Mizuho Financial Group Inc, Japan's second-largest bank, posted a 17 percent drop in its first-half profit and cut its full-year forecast on Wednesday, after the subprime-market turmoil sparked losses at its brokerage unit and increased credit costs.
Mizuho also said it would delay the merger of brokerage unit Mizuho Securities and affiliate Shinko Securities Co Ltd by four months due to the difficulty of pricing Mizuho Securities' sub-prime related investments.
The losses overshadowed a marginal improvement in a key measure of lending earnings, although the outlook for further gains remained uncertain due to strong competition for corporate lending and little chance of a central bank rate increase in the near future.
The bank said it had a total of 800 billion yen ($7.2 billion) invested in products related to residential mortgage-backed securities (RMBS), with 106 billion yen of that exposed to the subprime-mortgage market.
Mizuho had previously said it had little exposure to subprime products.
These (subprime) products have all had their ratings downgraded and there is very little liquidity. The market just keeps going down, President Terunobu Maeda told a news conference.
In a sense, the market is crashing and you can't accurately determine prices, Maeda said.
Although Japanese lenders have fewer investments in subprime-related products than their overseas rivals, they have not escaped unscathed. In addition to valuation losses, the global market turmoil has prompted Japan's central bank to forgo a rate increase that was initially expected in the summer.
The business environment for banks is not good, said Katsuhiko Mori, a senior portfolio manager at the equity management department of Daiwa SB Investments.
People now expect the Bank of Japan to hold off on raising interest rates until after March next year, later than the January-March period when many had initially thought the central bank would take action, Mori said.
The Bank of Japan began raising interest rates from zero more than a year ago, but tough competition to lend and healthier company balance sheets have made it difficult for commercial banks to pass on rate hikes to borrowers.
Mizuho said in a statement it would delay the merger of unlisted Mizuho Securities and Shinko Securities, in which it holds about a 15 percent stake, to May 7.
The deal, originally set for January, would create Japan's fourth-largest brokerge in terms of assets under management.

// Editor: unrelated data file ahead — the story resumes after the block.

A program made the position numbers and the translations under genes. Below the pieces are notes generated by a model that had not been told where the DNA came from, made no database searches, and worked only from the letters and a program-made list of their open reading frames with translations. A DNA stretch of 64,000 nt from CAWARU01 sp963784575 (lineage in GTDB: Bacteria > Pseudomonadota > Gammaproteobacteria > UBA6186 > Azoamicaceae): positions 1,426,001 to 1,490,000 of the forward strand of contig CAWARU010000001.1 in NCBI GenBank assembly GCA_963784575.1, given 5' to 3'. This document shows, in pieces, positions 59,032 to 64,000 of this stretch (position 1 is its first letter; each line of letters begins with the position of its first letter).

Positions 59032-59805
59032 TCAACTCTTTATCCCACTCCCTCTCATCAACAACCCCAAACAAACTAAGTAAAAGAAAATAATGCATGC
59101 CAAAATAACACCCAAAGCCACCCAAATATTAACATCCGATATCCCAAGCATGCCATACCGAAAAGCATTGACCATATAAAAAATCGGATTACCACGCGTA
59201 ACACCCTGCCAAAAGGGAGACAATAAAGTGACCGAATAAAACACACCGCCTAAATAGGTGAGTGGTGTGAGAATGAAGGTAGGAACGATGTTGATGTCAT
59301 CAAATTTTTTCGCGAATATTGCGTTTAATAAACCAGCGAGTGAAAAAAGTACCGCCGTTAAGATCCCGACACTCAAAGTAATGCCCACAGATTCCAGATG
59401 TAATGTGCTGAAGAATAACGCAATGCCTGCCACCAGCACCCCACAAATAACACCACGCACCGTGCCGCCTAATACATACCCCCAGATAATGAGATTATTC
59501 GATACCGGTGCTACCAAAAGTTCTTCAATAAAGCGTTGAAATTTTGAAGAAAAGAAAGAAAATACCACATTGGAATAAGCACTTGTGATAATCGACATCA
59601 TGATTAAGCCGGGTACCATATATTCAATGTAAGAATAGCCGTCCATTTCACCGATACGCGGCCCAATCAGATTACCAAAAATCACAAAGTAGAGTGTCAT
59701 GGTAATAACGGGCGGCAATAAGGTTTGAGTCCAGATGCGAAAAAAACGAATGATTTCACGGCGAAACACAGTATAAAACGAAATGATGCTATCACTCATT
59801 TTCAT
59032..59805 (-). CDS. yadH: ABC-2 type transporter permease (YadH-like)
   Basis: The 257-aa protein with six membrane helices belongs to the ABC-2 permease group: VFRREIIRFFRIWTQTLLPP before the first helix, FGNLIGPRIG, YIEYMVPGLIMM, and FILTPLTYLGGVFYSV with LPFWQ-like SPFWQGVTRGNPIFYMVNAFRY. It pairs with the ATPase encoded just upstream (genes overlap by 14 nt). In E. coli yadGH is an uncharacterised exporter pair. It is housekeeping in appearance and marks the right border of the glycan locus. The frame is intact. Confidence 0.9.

We have no intention to call off the merger, Maeda told reporters.
If we work out the merger ratio during a time when the market isn't stable it will likely be a disadvantage to shareholders of one company or the other, Maeda said.
The bank now expects a net profit of 650 billion in the full year to March, falling 13 percent short of its previous estimate.
It reported a group net profit of 327.1 billion yen for the six months to Sept. 30, against 392.3 billion yen a year earlier.
In the first half Mizuho said it suffered around 70 billion yen ($631 million) in subprime-related losses in the April-September, with about half of that coming from Mizuho Securities' trading losses on securitised products.
It said it was also hit by higher credit costs, after market turmoil forced it to revise its ratings of some debtors.
But net interest income, a key measure of earnings from lending, rose 0.5 percent, or 2.8 billion yen, from last year.
Smaller lenders Shinsei Bank Ltd and Aozora Bank Ltd also posted profit declines on Wednesday due to turmoil in the subprime market.
Shinsei booked a 40 percent slide in its first-half net profit, to 23.2 billion yen. The bank left its full-year forecast of 62 billion yen untouched, having reduced its forecast by 14 percent last month.
Aozora reported a 20 percent loss in its first-half net profit, to 42.8 billion yen, and lowered its full-year forecast by 26 percent, to 62.6 billion yen.
The bank's chairman told a news conference that it may see subprime-related losses of up to 8 billion yen in the second half.
Prior to the announcement, Mizuho's stock closed up 6.4 percent at 550,000 yen, in line with a 6.1 percent gain by Tokyo's index of bank stocks.
Aozora rose 7.2 percent to 343 yen following its results, while Shinsei gained 4.6 percent before releasing its earnings. (Additional reporting by Aiko Hayashi and Taro Fuse, Editing by Michael Watson, Greg Mahlich)